- Stress incontinence occurs when there is pressure placed on the bladder, such as when you exercise, sneeze, cough, laugh or lift something heavy. It is the most common type, particularly in women, and can almost always be treated.
- Urge incontinence is when the need to urinate comes on so quickly you can't make it to a toilet. It's common in men and women.
- Overflow incontinence occurs when urine leaks. It is caused by an overfilled bladder and often occurs in men.
- Functional incontinence is when you have normal urine control, but a disease such as arthritis makes it difficult for you to get to the bathroom in time.
- Mixed incontinence involves two or more types of incontinence together.
Treating incontinence begins with a trip to your doctor. It's important that you discuss your symptoms with your doctor, even if it makes you uncomfortable. The doctor can usually identify the cause of the problem and present treatment options. These may include:
- A bladder-training program. With this treatment, your doctor will instruct you to urinate at specific times. Eventually, you can train your bladder so it only empties when you want it to.
- Kegel exercises. Kegel exercises can help strengthen the muscles that control the bladder. To do Kegel exercises, tighten the muscles you would use to stop urine flow and hold for a count of 10. Relax for a count of 10. Do this 10 to 20 times, 3 times a day. Men can do a similar exercise. Your doctor can help instruct you in doing this exercise.
- Medication. Medications can help tighten the muscles that control urine flow or help relax the bladder itself. Your doctor may also recommend changing the medicines you take for other conditions, if the medicines could be affecting bladder control.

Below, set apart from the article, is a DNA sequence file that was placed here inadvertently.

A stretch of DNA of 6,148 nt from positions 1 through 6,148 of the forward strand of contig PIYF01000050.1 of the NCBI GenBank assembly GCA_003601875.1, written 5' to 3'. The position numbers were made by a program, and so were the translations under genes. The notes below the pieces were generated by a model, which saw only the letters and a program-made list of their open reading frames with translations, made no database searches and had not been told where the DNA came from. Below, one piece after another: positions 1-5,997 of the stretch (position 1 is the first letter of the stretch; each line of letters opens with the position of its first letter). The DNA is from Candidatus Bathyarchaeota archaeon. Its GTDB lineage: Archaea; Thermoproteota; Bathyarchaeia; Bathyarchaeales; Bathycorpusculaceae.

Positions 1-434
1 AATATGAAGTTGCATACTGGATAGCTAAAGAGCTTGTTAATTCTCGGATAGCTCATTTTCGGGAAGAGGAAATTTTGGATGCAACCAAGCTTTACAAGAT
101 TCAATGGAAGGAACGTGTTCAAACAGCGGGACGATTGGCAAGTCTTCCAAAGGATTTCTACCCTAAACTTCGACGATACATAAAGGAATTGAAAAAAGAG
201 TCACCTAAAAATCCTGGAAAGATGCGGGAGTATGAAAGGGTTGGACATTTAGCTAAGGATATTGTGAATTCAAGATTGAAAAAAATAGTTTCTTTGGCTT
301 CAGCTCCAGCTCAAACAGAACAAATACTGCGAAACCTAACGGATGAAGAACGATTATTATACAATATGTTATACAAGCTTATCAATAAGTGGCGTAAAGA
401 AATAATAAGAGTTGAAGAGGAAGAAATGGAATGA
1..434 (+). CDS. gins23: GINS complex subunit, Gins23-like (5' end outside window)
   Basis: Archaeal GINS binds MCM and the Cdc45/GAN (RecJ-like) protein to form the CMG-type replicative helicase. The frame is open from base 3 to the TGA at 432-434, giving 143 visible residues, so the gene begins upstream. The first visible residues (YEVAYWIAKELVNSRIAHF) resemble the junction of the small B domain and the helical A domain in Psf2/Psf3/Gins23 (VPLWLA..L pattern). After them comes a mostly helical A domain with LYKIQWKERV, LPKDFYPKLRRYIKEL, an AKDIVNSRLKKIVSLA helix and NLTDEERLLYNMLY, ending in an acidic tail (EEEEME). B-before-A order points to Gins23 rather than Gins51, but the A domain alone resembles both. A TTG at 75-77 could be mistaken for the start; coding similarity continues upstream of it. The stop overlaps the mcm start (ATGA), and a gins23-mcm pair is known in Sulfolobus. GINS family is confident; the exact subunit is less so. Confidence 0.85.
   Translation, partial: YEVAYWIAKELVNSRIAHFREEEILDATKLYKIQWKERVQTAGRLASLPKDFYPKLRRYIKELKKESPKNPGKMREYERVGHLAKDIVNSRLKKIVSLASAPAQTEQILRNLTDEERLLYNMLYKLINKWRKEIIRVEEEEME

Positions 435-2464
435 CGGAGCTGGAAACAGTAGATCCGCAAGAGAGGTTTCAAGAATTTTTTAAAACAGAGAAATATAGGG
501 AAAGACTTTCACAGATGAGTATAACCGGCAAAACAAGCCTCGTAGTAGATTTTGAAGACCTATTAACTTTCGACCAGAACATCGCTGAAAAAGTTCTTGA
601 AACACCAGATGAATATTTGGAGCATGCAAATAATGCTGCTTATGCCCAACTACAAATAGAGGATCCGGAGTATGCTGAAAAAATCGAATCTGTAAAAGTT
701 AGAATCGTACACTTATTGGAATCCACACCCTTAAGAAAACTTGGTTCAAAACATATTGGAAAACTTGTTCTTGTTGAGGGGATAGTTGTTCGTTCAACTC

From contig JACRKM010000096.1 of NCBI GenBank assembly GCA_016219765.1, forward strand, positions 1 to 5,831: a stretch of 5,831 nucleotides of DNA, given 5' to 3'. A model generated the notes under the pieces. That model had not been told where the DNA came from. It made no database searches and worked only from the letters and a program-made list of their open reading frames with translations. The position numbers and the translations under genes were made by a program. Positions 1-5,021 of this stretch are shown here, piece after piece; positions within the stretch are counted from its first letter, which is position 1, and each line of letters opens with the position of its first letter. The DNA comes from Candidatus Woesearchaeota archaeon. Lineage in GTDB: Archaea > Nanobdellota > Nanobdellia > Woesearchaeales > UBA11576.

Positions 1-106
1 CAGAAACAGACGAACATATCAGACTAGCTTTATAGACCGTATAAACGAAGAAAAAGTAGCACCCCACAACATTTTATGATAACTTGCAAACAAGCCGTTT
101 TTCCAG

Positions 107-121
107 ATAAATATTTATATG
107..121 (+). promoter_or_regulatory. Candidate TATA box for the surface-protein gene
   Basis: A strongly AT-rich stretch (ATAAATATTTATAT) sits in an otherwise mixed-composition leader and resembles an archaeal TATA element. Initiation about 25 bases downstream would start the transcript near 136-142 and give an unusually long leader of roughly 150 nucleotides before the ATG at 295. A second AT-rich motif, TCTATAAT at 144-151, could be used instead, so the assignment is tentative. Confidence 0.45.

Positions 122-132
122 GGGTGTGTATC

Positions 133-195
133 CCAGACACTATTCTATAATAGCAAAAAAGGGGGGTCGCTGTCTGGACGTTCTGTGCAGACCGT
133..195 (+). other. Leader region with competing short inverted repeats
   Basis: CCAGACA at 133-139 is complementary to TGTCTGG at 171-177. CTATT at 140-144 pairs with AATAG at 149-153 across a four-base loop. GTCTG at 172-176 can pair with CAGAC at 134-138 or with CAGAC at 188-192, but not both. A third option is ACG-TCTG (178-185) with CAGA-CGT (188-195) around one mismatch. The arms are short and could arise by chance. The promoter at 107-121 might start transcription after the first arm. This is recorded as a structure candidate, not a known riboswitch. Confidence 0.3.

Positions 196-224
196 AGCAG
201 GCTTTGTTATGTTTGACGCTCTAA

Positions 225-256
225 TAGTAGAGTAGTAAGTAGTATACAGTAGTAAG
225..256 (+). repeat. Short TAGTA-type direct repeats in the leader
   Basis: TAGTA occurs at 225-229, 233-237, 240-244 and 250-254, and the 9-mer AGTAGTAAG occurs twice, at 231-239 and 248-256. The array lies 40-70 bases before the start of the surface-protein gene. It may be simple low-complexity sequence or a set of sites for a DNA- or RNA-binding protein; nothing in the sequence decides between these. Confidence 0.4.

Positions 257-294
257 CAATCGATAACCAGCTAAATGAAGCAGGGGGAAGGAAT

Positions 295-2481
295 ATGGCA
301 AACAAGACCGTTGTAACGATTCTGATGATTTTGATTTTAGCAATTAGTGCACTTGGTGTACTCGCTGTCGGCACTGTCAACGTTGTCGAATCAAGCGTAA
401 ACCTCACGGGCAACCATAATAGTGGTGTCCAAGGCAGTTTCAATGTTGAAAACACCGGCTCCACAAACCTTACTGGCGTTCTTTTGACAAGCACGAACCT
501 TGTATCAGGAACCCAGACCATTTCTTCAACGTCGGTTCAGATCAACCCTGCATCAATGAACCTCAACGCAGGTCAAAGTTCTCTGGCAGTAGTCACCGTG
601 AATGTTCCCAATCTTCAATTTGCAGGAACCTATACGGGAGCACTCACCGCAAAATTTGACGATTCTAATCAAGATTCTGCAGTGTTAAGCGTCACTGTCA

- Weight loss. If you're overweight, shedding extra pounds may help.
- Incontinence pads. These pads soak up leaked urine. They are available in most drug stores and grocery stores.
- Biofeedback. Biofeedback uses machines to create pictures and sounds that show how well you are controlling your pelvic muscles. It may help you learn to control those muscles better.
- Injections. Materials can be injected to bulk up the tissue around the urethra, the tube that carries urine out of the bladder. This can make urine less likely to escape by accident.
- Devices. Women can wear devices called pessaries, which are inserted into the vagina and help support the bladder.
- Surgery. If other treatments don't work, or if the incontinence is severe, surgery may be helpful.
Bladder cancer is the fourth most common cause in men. Bladder cancer typically develops mid-to-late in life. There is not currently a routine screening for bladder cancer, however, blood in the urine is often one of the first signs. If blood is detected in the urine, it’s important to schedule an appointment with a member of the urology team.
Your urology team
The expert urology team at Crossing Rivers Health Center for Specialty Care includes Dr. Logan Hoxie, Dr. Steven Mindrup, and Dr. Thomas Richardson.